Kocharyan has proposed enhanced cooperation with the Commonwealth of Independent States (CIS), including further development of traditional relations with Russia. One of his top priorities is to establish better relations with the neighboring states of Iran and Georgia. He has called for greater involvement in regional economic cooperation and for strengthening relations with countries such as the United States and European Union (EU) states, and organizations such as the United Nations (UN).
Kocharyan has been critical of the OSCE-sponsored peace process, stating that it was unlikely to succeed in mediating an end to the NK conflict. Both Armenia and NK reject the OSCE's proposal of broad autonomy for NK as part of Azerbaijan. Instead of talking through mediators, he has emphasized the importance of direct talks with Azerbaijani president Heydar Aliyev. He has encouraged all Armenians to support negotiations that would ensure self-determination for NK, its safe existence within secure borders, and its "permanent geographical ties" with Armenia.
The Kocharyan government has called on Turkey to accept responsibility for the "genocide" of 1.5 million Armenians during World War I as a precondition for improved relations. This stance has prevented an improvement of relations because Turkey refuses to admit that it carried out a genocide. In the fall of 2001 Pope John Paul visited Yerevan, where he provided some help in breaking the stalemate by speaking against the 1915 Turkish massacre of Armenians without using the word "genocide," thus avoiding antagonizing the government of Turkey. In early 2002, although the Armenian and Turkish governments were still not talking openly, relations between the two countries had thawed sufficiently to enable the establishment of a Turkish-Armenian Reconciliation Commission, which served as a precursor to direct negotiations. By June 2002 the two governments were holding secret talks in an undisclosed Central European city. The talks between Etran Tezgor of the Turkish Foreign Ministry and Karen Mirzoyan of the Armenian Foreign Ministry were hailed by Kacharyan, who announced, "We are now in the final stage of finding the ultimate solution to the Karabakh problem."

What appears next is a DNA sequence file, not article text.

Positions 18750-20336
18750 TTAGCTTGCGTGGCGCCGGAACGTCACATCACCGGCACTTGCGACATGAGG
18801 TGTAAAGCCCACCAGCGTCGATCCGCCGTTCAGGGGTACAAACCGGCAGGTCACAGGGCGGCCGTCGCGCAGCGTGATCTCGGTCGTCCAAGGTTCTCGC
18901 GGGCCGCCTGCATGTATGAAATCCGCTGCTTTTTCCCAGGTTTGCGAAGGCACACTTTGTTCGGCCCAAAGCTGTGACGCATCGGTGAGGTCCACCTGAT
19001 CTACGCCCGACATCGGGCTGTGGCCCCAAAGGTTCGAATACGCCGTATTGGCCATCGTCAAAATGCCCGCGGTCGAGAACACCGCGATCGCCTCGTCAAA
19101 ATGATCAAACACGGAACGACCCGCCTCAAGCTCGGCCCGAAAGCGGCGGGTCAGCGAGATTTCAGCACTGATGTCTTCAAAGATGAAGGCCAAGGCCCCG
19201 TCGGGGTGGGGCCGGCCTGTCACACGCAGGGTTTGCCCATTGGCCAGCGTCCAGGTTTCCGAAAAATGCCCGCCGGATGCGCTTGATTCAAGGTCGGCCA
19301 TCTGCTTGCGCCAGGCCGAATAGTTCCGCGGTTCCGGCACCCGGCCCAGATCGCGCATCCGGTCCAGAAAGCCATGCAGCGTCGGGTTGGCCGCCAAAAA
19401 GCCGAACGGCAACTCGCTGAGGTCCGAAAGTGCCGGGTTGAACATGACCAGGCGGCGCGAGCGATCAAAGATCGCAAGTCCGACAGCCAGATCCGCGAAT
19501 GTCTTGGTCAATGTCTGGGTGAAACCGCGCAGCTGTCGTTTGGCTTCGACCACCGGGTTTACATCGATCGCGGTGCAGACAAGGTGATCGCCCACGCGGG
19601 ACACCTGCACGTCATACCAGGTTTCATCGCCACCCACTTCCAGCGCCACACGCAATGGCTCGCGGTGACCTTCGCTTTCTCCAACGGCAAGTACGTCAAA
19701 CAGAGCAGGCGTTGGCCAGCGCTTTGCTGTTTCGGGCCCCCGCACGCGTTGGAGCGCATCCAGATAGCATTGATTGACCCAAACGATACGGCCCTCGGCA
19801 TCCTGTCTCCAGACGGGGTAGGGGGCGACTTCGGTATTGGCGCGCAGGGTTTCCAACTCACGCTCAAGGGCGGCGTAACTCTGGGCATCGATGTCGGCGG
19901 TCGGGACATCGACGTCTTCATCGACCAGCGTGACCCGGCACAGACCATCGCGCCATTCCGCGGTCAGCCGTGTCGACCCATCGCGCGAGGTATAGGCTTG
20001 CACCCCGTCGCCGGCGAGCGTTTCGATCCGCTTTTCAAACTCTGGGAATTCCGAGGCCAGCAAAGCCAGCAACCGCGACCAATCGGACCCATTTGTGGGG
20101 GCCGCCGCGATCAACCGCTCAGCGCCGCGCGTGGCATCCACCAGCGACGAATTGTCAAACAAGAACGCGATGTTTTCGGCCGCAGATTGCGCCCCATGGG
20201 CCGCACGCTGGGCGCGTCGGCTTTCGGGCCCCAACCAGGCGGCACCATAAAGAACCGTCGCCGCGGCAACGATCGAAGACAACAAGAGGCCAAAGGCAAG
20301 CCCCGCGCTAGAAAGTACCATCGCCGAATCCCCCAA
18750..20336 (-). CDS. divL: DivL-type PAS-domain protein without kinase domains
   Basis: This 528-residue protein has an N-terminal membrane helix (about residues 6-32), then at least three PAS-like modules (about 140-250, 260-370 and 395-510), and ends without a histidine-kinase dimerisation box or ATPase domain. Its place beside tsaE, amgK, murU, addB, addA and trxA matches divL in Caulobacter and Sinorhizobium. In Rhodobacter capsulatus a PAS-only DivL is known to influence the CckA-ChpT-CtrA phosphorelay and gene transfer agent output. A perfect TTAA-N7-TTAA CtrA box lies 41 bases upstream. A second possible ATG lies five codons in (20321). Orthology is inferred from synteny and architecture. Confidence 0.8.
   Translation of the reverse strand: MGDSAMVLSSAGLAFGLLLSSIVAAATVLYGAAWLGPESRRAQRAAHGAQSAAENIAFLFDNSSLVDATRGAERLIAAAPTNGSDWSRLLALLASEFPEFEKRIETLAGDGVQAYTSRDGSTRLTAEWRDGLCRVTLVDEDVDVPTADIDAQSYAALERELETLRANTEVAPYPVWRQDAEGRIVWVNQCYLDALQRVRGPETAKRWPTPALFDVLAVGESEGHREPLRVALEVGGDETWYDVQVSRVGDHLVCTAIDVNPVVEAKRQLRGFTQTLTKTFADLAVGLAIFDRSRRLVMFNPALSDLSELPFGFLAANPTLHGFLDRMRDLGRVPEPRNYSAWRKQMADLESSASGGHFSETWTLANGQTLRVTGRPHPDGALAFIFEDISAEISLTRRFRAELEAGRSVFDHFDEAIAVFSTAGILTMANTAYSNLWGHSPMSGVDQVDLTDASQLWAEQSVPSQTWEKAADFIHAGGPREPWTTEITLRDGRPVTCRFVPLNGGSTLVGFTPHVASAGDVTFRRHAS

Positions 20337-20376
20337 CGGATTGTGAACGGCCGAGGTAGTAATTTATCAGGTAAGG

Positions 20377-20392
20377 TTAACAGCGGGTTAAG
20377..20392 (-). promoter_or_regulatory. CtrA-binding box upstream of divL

In line with a campaign proposal, Kocharyan established a government board to establish closer relations with ethnic Armenians living outside its borders—to help with cultural issues and facilitate trade and investment. By establishing closer ties, it is hoped that the diaspora will play a greater role in Armenian foreign policy.